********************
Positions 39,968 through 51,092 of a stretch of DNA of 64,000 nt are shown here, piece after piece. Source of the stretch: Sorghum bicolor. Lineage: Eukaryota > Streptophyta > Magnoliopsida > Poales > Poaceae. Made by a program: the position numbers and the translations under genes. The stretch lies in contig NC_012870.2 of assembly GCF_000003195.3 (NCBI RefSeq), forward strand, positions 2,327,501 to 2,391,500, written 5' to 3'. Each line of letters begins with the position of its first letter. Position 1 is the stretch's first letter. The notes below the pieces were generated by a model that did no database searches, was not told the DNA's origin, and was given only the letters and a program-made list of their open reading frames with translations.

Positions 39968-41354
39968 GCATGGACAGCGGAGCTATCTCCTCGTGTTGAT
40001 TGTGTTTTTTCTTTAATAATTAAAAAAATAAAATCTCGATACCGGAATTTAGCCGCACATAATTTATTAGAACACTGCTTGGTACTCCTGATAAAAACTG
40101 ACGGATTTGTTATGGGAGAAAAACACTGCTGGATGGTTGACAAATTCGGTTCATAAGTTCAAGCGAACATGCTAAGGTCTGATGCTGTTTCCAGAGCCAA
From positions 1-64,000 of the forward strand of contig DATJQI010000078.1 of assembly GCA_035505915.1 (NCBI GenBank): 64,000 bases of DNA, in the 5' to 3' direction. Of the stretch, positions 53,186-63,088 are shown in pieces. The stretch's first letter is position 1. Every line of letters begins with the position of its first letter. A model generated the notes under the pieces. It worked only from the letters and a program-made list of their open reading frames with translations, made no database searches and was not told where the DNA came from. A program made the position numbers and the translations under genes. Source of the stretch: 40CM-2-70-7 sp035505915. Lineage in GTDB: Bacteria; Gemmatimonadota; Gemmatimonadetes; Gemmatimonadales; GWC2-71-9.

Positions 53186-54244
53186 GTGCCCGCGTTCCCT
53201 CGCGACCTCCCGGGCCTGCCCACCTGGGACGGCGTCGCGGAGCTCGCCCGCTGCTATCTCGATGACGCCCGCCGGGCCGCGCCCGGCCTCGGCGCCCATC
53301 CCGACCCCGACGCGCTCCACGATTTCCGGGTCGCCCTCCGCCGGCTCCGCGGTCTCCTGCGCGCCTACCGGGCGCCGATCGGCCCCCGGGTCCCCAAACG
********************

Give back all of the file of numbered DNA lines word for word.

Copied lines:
Positions 39,968 through 51,092 of a stretch of DNA of 64,000 nt are shown here, piece after piece. Source of the stretch: Sorghum bicolor. Lineage: Eukaryota > Streptophyta > Magnoliopsida > Poales > Poaceae. Made by a program: the position numbers and the translations under genes. The stretch lies in contig NC_012870.2 of assembly GCF_000003195.3 (NCBI RefSeq), forward strand, positions 2,327,501 to 2,391,500, written 5' to 3'. Each line of letters begins with the position of its first letter. Position 1 is the stretch's first letter. The notes below the pieces were generated by a model that did no database searches, was not told the DNA's origin, and was given only the letters and a program-made list of their open reading frames with translations.

Positions 39968-41354
39968 GCATGGACAGCGGAGCTATCTCCTCGTGTTGAT
40001 TGTGTTTTTTCTTTAATAATTAAAAAAATAAAATCTCGATACCGGAATTTAGCCGCACATAATTTATTAGAACACTGCTTGGTACTCCTGATAAAAACTG
40101 ACGGATTTGTTATGGGAGAAAAACACTGCTGGATGGTTGACAAATTCGGTTCATAAGTTCAAGCGAACATGCTAAGGTCTGATGCTGTTTCCAGAGCCAA
From positions 1-64,000 of the forward strand of contig DATJQI010000078.1 of assembly GCA_035505915.1 (NCBI GenBank): 64,000 bases of DNA, in the 5' to 3' direction. Of the stretch, positions 53,186-63,088 are shown in pieces. The stretch's first letter is position 1. Every line of letters begins with the position of its first letter. A model generated the notes under the pieces. It worked only from the letters and a program-made list of their open reading frames with translations, made no database searches and was not told where the DNA came from. A program made the position numbers and the translations under genes. Source of the stretch: 40CM-2-70-7 sp035505915. Lineage in GTDB: Bacteria; Gemmatimonadota; Gemmatimonadetes; Gemmatimonadales; GWC2-71-9.

Positions 53186-54244
53186 GTGCCCGCGTTCCCT
53201 CGCGACCTCCCGGGCCTGCCCACCTGGGACGGCGTCGCGGAGCTCGCCCGCTGCTATCTCGATGACGCCCGCCGGGCCGCGCCCGGCCTCGGCGCCCATC
53301 CCGACCCCGACGCGCTCCACGATTTCCGGGTCGCCCTCCGCCGGCTCCGCGGTCTCCTGCGCGCCTACCGGGCGCCGATCGGCCCCCGGGTCCCCAAACG